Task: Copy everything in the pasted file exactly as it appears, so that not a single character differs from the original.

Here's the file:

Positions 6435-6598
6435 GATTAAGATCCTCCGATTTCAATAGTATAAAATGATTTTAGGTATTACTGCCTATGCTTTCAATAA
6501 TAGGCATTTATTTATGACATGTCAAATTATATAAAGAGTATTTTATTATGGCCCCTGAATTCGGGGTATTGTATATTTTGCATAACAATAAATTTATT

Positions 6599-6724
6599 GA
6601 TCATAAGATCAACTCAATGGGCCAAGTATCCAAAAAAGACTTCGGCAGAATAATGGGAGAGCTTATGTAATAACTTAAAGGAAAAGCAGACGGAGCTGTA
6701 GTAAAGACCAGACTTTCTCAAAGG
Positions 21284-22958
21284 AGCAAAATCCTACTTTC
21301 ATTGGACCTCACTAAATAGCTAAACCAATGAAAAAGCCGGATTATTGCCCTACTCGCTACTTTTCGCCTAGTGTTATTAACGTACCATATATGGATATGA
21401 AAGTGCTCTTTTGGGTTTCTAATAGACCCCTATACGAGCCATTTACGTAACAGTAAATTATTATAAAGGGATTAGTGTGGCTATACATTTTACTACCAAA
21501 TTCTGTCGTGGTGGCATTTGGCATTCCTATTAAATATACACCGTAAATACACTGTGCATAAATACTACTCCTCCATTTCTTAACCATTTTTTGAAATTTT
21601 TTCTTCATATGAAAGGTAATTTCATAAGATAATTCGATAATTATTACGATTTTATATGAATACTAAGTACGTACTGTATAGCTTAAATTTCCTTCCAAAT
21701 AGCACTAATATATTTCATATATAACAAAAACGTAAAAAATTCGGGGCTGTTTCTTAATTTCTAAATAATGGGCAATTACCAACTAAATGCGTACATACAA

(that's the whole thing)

Positions 6435-6598
6435 GATTAAGATCCTCCGATTTCAATAGTATAAAATGATTTTAGGTATTACTGCCTATGCTTTCAATAA
6501 TAGGCATTTATTTATGACATGTCAAATTATATAAAGAGTATTTTATTATGGCCCCTGAATTCGGGGTATTGTATATTTTGCATAACAATAAATTTATT

Positions 6599-6724
6599 GA
6601 TCATAAGATCAACTCAATGGGCCAAGTATCCAAAAAAGACTTCGGCAGAATAATGGGAGAGCTTATGTAATAACTTAAAGGAAAAGCAGACGGAGCTGTA
6701 GTAAAGACCAGACTTTCTCAAAGG
Positions 21284-22958
21284 AGCAAAATCCTACTTTC
21301 ATTGGACCTCACTAAATAGCTAAACCAATGAAAAAGCCGGATTATTGCCCTACTCGCTACTTTTCGCCTAGTGTTATTAACGTACCATATATGGATATGA
21401 AAGTGCTCTTTTGGGTTTCTAATAGACCCCTATACGAGCCATTTACGTAACAGTAAATTATTATAAAGGGATTAGTGTGGCTATACATTTTACTACCAAA
21501 TTCTGTCGTGGTGGCATTTGGCATTCCTATTAAATATACACCGTAAATACACTGTGCATAAATACTACTCCTCCATTTCTTAACCATTTTTTGAAATTTT
21601 TTCTTCATATGAAAGGTAATTTCATAAGATAATTCGATAATTATTACGATTTTATATGAATACTAAGTACGTACTGTATAGCTTAAATTTCCTTCCAAAT
21701 AGCACTAATATATTTCATATATAACAAAAACGTAAAAAATTCGGGGCTGTTTCTTAATTTCTAAATAATGGGCAATTACCAACTAAATGCGTACATACAA